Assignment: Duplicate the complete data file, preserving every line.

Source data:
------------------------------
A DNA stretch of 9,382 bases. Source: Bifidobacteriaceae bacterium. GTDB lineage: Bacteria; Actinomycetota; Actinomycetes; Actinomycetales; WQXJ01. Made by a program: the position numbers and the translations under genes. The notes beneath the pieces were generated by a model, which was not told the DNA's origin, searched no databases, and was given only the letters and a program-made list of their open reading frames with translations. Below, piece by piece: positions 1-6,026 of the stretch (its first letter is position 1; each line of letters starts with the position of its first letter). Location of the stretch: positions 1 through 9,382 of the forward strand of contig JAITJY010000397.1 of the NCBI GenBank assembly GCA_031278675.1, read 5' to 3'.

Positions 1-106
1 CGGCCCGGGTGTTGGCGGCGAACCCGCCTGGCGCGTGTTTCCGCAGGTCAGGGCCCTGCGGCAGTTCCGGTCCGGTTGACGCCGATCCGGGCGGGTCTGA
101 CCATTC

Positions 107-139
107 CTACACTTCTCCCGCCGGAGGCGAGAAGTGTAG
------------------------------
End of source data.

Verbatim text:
A DNA stretch of 9,382 bases. Source: Bifidobacteriaceae bacterium. GTDB lineage: Bacteria; Actinomycetota; Actinomycetes; Actinomycetales; WQXJ01. Made by a program: the position numbers and the translations under genes. The notes beneath the pieces were generated by a model, which was not told the DNA's origin, searched no databases, and was given only the letters and a program-made list of their open reading frames with translations. Below, piece by piece: positions 1-6,026 of the stretch (its first letter is position 1; each line of letters starts with the position of its first letter). Location of the stretch: positions 1 through 9,382 of the forward strand of contig JAITJY010000397.1 of the NCBI GenBank assembly GCA_031278675.1, read 5' to 3'.

Positions 1-106
1 CGGCCCGGGTGTTGGCGGCGAACCCGCCTGGCGCGTGTTTCCGCAGGTCAGGGCCCTGCGGCAGTTCCGGTCCGGTTGACGCCGATCCGGGCGGGTCTGA
101 CCATTC

Positions 107-139
107 CTACACTTCTCCCGCCGGAGGCGAGAAGTGTAG